US Markets

Dollar slips as U.S.-China trade talks hit snags, pound eyes BoE


The dollar fell against the yen on Thursday as doubts about when the United States and China will sign a preliminary trade deal encouraged traders to square off some of their long positions.

By Stanley White

TOKYO, Nov 7 (Reuters) - The dollar fell against the yen on Thursday as doubts about when the United States and China will sign a preliminary trade deal encouraged traders to square off some of their long positions.

The uncertainty on the trade front also lifted the safe haven Japanese currency against the euro and the Australian dollar.

Sterling reached a one-week low before a Bank of England meeting later on Thursday. No change in policy is expected, but investors are focused on how the BoE will respond to uncertainties posed by Britain's fraught exit from the European Union.

Traders are also awaiting results of a general election on Dec. 12, which will determine whether the ruling Conservative Party can capture a majority in Parliament and conclude Brexit by the Jan. 31 deadline.

The dollar was caught off-guard on Wednesday after a senior official in U.S. President Donald Trump's administration told Reuters the signing of a so-called "phase one" trade deal could be delayed until December.

Trump had previously indicated an agreement could be signed this month.

Many investors remain nervous about the risks to the global outlook given the Sino-U.S. trade war and Brexit show no signs of a quick resolution.

"The dollar is looking for direction," said Takuya Kanda, general manager of the research department at Research Institute in Tokyo.

"The main catalyst for dollar buying was expectations that a U.S.-China trade deal is signed this month. If that is delayed by one month, that is not such a disappointment, but we need to see what the Chinese government has to say."

The dollar fell 0.24% on Thursday to 108.73 yen JPY=EBS.

The United States and China have imposed tariffs on each other's goods in a 16-month long trade war that rippled across financial markets, slowed global investments and growth.

Investors hope a preliminary trade agreement rolls back at least some of the tariffs, but negotiations between Washington and Beijing have been fractious, making an agreement far from certain.

In the onshore market, the yuan CNY=CFXS fell to 7.0163 per dollar, extending its pull back from a 2-1/2 month high of 6.9880 per dollar reached on Tuesday as optimism about a near-term resolution to trade frictions wanes.

The yen EURJPY=EBS rose around 0.27% to 120.27 per euro and gained 0.4% to 74.71 versus the Australian dollar AUDJPY=.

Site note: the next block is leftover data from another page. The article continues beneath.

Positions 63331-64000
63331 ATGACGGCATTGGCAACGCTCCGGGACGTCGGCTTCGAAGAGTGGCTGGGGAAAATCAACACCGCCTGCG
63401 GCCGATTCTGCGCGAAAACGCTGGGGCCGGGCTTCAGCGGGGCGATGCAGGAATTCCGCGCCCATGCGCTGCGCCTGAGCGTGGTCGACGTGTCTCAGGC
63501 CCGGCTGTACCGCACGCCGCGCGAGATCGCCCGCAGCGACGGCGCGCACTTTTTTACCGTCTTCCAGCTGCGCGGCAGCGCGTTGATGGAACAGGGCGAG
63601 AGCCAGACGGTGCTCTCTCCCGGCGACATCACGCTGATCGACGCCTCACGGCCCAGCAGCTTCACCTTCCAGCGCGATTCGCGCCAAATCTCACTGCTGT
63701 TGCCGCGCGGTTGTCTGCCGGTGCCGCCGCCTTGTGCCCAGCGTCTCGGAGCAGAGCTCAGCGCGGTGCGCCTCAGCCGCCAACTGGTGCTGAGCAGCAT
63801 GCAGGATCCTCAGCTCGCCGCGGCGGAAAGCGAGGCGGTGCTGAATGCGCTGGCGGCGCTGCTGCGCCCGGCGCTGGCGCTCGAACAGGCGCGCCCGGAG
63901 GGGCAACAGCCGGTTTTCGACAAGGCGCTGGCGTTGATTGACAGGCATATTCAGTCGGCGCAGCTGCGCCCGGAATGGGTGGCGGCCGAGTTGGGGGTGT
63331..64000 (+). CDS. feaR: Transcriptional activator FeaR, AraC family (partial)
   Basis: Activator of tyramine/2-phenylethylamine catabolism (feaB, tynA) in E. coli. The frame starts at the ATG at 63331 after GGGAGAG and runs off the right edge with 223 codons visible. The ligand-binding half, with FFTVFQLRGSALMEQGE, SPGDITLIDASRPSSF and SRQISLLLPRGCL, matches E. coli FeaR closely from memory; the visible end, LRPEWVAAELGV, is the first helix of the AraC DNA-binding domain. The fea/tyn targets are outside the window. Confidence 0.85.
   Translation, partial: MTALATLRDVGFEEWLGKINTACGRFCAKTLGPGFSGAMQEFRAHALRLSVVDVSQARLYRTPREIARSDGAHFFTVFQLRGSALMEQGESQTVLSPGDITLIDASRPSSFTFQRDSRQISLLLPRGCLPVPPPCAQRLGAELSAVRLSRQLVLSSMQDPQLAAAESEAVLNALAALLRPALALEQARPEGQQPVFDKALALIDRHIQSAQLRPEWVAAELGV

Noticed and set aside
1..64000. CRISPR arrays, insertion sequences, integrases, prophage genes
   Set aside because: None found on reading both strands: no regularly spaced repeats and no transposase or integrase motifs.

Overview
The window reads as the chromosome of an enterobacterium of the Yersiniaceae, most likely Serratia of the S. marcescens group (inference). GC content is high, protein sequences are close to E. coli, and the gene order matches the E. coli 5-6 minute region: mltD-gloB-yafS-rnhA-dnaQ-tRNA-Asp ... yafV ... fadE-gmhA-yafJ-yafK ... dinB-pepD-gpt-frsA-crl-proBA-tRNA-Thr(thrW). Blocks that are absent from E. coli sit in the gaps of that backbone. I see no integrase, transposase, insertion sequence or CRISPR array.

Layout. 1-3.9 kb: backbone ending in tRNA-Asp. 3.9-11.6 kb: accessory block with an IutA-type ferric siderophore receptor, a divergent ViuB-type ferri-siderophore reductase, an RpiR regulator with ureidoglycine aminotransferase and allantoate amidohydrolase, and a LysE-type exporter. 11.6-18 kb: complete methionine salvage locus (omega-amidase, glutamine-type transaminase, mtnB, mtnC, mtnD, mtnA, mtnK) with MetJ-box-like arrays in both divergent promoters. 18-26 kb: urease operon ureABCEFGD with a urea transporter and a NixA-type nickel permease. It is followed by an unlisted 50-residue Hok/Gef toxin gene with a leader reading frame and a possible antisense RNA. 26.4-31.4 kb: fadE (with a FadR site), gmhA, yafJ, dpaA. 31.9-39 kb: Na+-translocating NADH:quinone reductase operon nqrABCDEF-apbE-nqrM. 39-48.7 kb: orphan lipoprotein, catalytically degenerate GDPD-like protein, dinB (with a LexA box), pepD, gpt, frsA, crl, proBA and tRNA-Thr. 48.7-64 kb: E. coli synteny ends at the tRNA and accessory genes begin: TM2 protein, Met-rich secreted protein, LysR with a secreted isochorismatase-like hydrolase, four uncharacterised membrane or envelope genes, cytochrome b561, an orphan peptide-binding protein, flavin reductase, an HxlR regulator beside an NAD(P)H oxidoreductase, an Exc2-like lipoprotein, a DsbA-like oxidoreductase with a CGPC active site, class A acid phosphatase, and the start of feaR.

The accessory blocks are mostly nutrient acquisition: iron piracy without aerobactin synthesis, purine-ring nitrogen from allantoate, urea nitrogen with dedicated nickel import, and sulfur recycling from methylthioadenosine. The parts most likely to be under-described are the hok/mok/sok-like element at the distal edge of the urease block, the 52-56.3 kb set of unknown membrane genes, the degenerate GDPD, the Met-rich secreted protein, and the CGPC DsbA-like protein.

The dollar index .DXY against a basket of six major currencies was steady at 97.985.

The pound GBP=D3 traded a $1.2848, after briefly touching the lowest since Oct. 29. Against the euro EURGBP=D3, sterling was quoted at 86.11 pence, hemmed into a narrow range.

The consensus view among economists in a Reuters poll is for the BoE's Monetary Policy Committee to vote 9-0 to keep the Bank Rate at 0.75%.

British inflation is near the BoE's 2% target and the central bank's updated forecasts on Thursday are likely to show it is expected to go higher over the next two to three years, normally a sign that the BoE thinks rate rises will be needed.

With a snap election due on Dec. 12 and a new Brexit deadline on Jan. 31, expectations are that Governor Mark Carney will steer away from giving an explicit steer on where interest rates are heading.

However, a minority of economists are betting one policymaker will cast the first vote for a rate cut since borrowing costs were lowered in August 2016, shortly after Britain voted to leave the EU, as uncertainty about Brexit poses risks to growth.

The euro EUR=D3 was quoted at $1.1061, little changed on the day following a mild 0.07% decline on Wednesday.

Data due later on Thursday are forecast to show German industrial output fell 0.4% in September after a 0.3% increase in the previous month.

Recent factory surveys have shown Germany's manufacturing sector slipping into recession. Further disappointing data from Europe's largest economy is likely pressure the single currency.

(Reporting by Stanley White Editing by Shri Navaratnam)

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The views and opinions expressed herein are the views and opinions of the author and do not necessarily reflect those of Nasdaq, Inc.

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